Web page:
New Challenges of the New School Year

By Shyama Parui

Before the first day of kindergarten dawned, my oldest child, who was five years old at the time, woke up at least twice in the middle of the night asking if it was time to get ready. I watched as the bus picked up all the kids from the end of our driveway and through my eyes, my child appeared tiny compared to the gigantic bus. The bus driver smiled at me with a reassuring look, so I made my way to work. At my desk, my mind wandered away from the strategic planning workshop I was planning and fixated on all the possible things that could go wrong on the first day of school. Instead of panicking, I reached for the phone and a kind voice at the other end convinced me that all was well. That moment was marked with both relief and joy.

A few weeks ago, it was the first day of high school and it looked different in more ways than I had ever imagined. After moving to a new house in another school district, we felt kind of lost even though we didn't have to find our way to a physical location. Fortunately, the same enthusiasm for attending a new school was alive as a freshman.

An alarm woke us up, I tried to make the morning special with chocolate chip pancakes for my kids, but at the designated hour, nothing happened. The virtual learning that was supposed to begin was at a standstill. A statewide problem related to North Carolina's schools made it impossible to begin. Frustration and complaints ensued until my husband suggested to both our children that it would be best if they treated it like an extra day off. An aha moment occurred, followed by “yay". This time, however, I was filled with an unusual fear.

No, let's make that plural – fears. I have been thrust into the roles of Principal, Librarian, Cafeteria Manager and a walking Wikipedia. Every morning I wake up wondering what I will be quizzed on and more importantly, where can I hide during my recess. As pajamas have replaced school uniforms, lunch and breaks stretch longer than class time for kids but “me time" for parents, particularly mothers, has shrunk. Occasionally, I get to play teacher leading to frantic reviews of videos from Khan Academy or desperate attempts to revive old memories from my school days. For Heaven's sake, I thought I was done with tests and grades on algebra and grammar. I can see why door signs reading, “E-learning in progress, do not ring doorbell unless you have wine or teach math," have joined the ranks of profound quotes on education.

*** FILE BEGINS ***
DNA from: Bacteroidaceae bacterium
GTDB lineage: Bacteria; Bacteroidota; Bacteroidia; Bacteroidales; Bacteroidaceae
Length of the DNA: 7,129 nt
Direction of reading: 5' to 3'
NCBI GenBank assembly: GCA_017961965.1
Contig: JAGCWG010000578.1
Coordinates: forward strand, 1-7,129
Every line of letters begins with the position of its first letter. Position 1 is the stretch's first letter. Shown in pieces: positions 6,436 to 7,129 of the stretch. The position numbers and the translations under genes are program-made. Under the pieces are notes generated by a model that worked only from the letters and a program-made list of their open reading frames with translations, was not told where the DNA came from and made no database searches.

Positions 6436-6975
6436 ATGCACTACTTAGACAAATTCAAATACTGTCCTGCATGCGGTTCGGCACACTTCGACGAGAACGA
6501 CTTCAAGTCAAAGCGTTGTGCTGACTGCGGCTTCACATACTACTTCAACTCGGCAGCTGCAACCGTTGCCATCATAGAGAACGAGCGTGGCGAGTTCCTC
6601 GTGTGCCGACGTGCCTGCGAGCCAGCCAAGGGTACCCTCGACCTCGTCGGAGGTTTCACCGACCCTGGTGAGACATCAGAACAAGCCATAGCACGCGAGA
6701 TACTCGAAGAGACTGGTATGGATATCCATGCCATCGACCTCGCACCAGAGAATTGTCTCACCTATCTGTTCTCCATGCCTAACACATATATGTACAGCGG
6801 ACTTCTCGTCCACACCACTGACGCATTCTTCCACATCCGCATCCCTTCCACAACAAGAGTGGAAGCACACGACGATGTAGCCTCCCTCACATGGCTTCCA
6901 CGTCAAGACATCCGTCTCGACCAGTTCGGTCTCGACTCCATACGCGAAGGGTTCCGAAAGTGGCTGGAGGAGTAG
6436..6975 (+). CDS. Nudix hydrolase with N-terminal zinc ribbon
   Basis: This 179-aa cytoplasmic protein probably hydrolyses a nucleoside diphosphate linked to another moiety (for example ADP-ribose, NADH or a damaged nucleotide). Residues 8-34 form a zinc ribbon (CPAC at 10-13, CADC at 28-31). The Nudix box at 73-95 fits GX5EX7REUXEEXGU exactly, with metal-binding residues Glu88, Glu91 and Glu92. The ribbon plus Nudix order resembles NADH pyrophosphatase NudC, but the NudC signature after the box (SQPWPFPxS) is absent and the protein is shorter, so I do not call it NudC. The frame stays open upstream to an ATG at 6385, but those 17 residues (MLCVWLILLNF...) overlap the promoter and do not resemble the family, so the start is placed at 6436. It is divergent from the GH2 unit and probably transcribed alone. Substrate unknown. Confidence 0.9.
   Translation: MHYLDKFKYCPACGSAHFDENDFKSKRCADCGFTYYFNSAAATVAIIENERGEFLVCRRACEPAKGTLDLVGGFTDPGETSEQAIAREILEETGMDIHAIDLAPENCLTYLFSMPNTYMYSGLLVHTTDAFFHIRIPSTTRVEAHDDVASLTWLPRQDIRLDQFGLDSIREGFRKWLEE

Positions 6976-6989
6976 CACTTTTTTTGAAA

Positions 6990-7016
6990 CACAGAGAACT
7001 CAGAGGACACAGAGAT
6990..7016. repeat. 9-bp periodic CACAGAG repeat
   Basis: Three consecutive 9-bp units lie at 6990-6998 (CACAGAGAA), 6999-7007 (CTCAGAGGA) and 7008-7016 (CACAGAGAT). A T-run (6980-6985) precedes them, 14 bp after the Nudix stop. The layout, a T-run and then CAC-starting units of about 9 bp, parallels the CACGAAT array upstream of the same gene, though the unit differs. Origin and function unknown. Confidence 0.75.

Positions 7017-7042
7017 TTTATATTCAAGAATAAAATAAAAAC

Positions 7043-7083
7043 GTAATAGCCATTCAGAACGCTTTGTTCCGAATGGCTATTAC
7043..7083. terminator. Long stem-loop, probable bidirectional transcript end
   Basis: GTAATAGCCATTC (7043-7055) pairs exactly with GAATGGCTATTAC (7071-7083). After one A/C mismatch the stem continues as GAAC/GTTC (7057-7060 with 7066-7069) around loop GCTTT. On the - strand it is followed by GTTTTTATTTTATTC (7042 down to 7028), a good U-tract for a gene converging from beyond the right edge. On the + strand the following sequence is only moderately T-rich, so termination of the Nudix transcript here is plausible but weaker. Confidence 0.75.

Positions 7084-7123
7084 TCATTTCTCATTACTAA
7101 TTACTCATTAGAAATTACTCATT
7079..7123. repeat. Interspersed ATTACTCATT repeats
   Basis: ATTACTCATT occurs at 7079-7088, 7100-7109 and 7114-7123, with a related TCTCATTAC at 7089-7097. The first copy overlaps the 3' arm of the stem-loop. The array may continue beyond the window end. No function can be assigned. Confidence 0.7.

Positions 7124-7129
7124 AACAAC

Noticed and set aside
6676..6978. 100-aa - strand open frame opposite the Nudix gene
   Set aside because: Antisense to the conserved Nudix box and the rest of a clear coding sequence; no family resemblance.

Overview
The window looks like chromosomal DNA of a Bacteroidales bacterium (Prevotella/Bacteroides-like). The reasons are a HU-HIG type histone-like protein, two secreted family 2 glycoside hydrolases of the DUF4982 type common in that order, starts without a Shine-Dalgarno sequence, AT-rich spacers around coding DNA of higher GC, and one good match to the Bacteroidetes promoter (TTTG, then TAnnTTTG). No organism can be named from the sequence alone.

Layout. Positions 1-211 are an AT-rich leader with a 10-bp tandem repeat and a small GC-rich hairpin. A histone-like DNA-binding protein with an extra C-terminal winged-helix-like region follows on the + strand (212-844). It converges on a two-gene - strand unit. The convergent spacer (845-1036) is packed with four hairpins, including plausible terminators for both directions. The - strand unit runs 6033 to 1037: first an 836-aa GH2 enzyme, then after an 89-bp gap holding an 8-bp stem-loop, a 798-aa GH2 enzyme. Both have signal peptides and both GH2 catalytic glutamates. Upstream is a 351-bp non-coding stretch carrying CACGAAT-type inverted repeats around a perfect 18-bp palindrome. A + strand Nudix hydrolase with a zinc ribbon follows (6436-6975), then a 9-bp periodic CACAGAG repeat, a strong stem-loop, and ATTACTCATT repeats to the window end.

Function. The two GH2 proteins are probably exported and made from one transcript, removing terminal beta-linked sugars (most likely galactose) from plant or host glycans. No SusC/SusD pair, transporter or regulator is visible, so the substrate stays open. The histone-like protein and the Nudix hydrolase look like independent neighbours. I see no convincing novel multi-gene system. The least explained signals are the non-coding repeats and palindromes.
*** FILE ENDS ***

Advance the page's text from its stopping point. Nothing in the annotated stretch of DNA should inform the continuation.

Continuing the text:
Jokes aside, traditional methods of teaching have been upended since spring, challenging students and teachers alike. If the ultimate goal of education is to transfer knowledge and skills for young learners to gain wisdom, we are probably lagging behind but it's not because we are incompetent. Today, our generation of parents and teachers are tasked with surviving a pandemic, keeping our students healthy, safe, ensuring that their education continues without being present in a school building, and the list goes on. It is never enough and as committed as we are, I worry that we are slowly collapsing under the weight of these responsibilities.

The current home school scenario is not without merits. Hilarious anecdotes of parents chasing their kids around the neighborhood to get them back in class keep us entertained. In addition to refreshers on geometry, I am acquiring a wealth of information on American history, which I welcome and researching the psychology behind the learning styles of both my children.

I have one child who plans her day like clockwork, but one of them allows her heart to dictate the schedule which results in class work being submitted right at 11:59 pm, seconds before the deadline.

When I have the urge to impose a strict timetable of tasks, I am reminded of the shift in a teenager's circadian rhythm. Does it matter if they sleep and wake up late if they are getting a restful night's sleep and leading a healthy and happy existence?

The joys of such flexibility won't last forever. Our tendency to reward greater productivity and undermine the importance of rest has resulted in multiple sleep and health-related issues. We often see sleep as the enemy, but on the contrary, it may be the very basis of peak performance.

A culture that nurtures education has the power to transform a dull environment into an intellectually stimulating one. My concern about an extended slump in my children's learning was alleviated when our Bengali community, Srishti of Charlotte, sparked a series of digital events. Multiple educational sessions were organized and facilitated by subject matter experts on a voluntary basis.

Middle and high schoolers also got opportunities to teach the younger kids various skills ranging from sketching to coding. Interactive storytelling, photography, Bengali language, and other skills taught through virtual channels enriched days that would have been wasted on television. It was a safe space to simultaneously learn and teach without judgment or pressure.

We could passively wait for things to return to normal, but I would make a case for actively applying the lessons learned by giving education its due importance, compensating teachers for their incredibly tough and complicated jobs and last but not the least, fostering an environment that builds adaptability, scientific thought and creative problem solving.

It is only then, that we will be better equipped to face future crises.


Shyama Parui is a long time North Carolina resident and an ardent writer. You can reach her at: